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Wrong circle. And no, birth control and your cycle don't modify your sexual orientation to include women.

Hmm, I know this post is old, but the two bi women I dated in the past were not on birth control, whatever that's worth. On the other hand, I'm not entirely sure they were bi. This was back in our early 20's and they seemed to be heavily leaning towards women, so maybe they just hadn't embraced the term lesbian yet. (or maybe they really are just 90% lesbian bisexuals, I know I thought of myself in that camp for quite a while).

In terms of my personal experience, I know my preference for different sex acts changes during my cycle. If I'm ovulating I definitely beg my wife to get out the strap, but it's not like I'm suddenly craving an actual dick, so I'd be surprised if someone's actual orientation changed.

"I didn't include bis in a discussion about them because they might not respond positively" lol

That is a legitimate thing to do and is why we need exclusively lesbian spaces where we can speak freely about bi women without them being around.

The topic of the op is a little odd. But, yeah. Lesbians need spaces where we can talk about bi women without having to deal with their anger, opinions, judgement, etc.

This isn't about whether or not you want to date bisexuals though. This is explicitly asking whether bisexuals experience differences in attraction because of BC, which is not something we can comment on since we don't know personally or have data about it.

I never asked for a bisexual's personal experience. There is absolutely a chance a lesbian could connect up that her ex broke up with her around the same time she stopped birth control and post it here. That would be an experience someone on this sub would know and not feel as ashamed to admit as the ex that did the breaking (and really, if someone was the ex, I would not want to shame her either--chemicals and drugs do crazy things to brains and I won't fault them for it if it's true).

Okay. So long as the reverse is fine too.

Of course the reverse is fine. Bi women should have their own exclusive spaces. And lesbians would stay out of bi spaces. I wish the reverse was true, though, and bi women would stay out of lesbian spaces. It's infuriating to have a lesbian talk about starting a lesbian bar, social group, club, etc and have bi women asking if it's OK for them to be a part of what would then no longer be a lesbian thing.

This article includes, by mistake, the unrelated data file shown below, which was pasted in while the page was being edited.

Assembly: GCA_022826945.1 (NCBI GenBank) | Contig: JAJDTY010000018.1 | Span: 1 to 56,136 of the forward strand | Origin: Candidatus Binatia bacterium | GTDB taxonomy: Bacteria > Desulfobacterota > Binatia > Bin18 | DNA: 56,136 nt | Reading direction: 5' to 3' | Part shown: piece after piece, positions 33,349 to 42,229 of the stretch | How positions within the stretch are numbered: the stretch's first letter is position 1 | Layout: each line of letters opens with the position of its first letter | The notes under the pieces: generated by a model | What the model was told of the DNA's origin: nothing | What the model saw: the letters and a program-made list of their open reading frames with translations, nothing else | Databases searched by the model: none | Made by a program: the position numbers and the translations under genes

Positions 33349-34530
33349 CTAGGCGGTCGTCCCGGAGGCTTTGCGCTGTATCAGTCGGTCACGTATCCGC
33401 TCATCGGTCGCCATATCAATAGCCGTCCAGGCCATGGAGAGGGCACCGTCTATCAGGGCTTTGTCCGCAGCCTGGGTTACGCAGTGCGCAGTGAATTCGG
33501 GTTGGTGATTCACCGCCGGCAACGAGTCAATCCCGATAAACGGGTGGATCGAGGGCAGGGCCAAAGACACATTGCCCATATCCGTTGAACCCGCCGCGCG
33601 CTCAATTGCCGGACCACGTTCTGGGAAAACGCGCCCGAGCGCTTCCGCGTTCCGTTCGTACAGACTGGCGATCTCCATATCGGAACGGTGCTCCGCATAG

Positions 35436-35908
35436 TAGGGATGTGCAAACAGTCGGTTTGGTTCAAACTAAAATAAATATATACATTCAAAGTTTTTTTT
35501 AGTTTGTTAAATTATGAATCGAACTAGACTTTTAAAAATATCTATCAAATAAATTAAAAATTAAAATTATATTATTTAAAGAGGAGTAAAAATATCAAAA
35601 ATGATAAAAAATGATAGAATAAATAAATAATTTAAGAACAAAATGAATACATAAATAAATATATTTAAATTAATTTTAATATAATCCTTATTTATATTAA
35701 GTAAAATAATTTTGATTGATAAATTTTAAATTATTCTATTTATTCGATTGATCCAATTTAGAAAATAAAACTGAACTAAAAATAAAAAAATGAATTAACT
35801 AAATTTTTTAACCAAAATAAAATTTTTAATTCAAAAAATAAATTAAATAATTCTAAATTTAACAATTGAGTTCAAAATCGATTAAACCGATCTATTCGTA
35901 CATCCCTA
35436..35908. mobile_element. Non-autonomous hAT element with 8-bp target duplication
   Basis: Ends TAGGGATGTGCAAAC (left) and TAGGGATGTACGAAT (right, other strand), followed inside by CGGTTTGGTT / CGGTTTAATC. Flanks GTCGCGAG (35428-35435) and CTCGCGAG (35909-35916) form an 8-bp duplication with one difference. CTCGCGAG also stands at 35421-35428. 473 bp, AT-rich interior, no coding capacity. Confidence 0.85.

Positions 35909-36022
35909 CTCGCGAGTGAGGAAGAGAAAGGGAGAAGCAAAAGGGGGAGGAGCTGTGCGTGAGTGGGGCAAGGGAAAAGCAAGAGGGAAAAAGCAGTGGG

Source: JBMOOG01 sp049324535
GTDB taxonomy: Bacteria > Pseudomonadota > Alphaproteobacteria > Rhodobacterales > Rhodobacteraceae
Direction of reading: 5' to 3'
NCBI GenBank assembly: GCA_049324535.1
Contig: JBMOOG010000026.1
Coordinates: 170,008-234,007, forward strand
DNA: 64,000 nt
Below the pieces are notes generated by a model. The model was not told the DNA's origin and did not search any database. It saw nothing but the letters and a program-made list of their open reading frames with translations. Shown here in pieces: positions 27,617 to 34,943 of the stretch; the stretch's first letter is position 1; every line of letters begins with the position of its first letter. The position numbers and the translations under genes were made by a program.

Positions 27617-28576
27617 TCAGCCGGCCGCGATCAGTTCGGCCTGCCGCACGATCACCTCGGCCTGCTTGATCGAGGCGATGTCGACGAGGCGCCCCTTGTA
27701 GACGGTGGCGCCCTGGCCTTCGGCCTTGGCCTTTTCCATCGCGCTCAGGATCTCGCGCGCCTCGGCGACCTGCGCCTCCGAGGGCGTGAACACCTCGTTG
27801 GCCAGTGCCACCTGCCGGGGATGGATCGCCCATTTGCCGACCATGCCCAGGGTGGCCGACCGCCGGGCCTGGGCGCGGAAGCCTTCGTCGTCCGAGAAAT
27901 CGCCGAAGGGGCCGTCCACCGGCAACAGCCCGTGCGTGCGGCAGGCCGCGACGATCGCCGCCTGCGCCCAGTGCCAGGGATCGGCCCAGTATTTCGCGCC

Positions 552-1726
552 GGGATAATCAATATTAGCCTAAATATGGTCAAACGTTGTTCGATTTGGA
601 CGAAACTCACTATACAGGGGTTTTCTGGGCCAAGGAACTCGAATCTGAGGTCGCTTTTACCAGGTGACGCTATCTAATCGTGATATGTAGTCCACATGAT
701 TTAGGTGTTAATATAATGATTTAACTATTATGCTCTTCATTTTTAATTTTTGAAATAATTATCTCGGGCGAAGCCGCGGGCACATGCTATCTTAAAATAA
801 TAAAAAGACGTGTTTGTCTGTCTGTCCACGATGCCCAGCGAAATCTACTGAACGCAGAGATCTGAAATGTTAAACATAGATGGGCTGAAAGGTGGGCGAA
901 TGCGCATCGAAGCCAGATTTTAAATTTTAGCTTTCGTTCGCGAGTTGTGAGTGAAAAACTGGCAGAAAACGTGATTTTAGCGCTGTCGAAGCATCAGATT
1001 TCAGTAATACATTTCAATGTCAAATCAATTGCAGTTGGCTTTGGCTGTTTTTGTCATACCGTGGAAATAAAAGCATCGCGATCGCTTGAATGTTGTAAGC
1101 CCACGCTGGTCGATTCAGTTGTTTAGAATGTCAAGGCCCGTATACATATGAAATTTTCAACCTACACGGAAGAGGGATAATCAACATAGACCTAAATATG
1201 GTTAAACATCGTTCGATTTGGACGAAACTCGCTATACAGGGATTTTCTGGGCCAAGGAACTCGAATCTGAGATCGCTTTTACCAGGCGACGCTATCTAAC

[–] kephon [OP] -9 points Edited

Ovarit itself doesn't invite certain people to a discussion about them, and you know who I mean. Furthermore, I am not doing a case study or asking bisexual users to raise their hands if they're on birth control.

Wild guess: most of the users posting in /o/LovingWomen are not on birth control and this has nothing to do with them (I mean, you don't need birth control for contraception if you're female in a relationship with another female, and can they really ALL be on birth control for medical reasons? A majority?). However, they do face enough flak already that they may have a knee-jerk reaction even if they are not on birth control.

[+] [Deleted] 7 points

This is a interesting question and I do wonder if the ubiquity of starting birth control at puberty or shortly after has changed the way women perceive their own sexuality or how their sexual arousal and attraction works.

I've been wanting to make a thread about this since I did some research a while back but it turns out a large percentage of self-identified bisexual women are really Kinsey 1s (i.e. predominately straight with only incidental attraction to women) and a large chunk of these women end up calling themselves heterosexual after their early 20s. This group accounts for almost all of what "queer people" as well as researchers call sexual fluidity... bisexuals in the middle of the scale, who have strong interest in both sexes and date/have sex with both regularly, tend not to budge too much.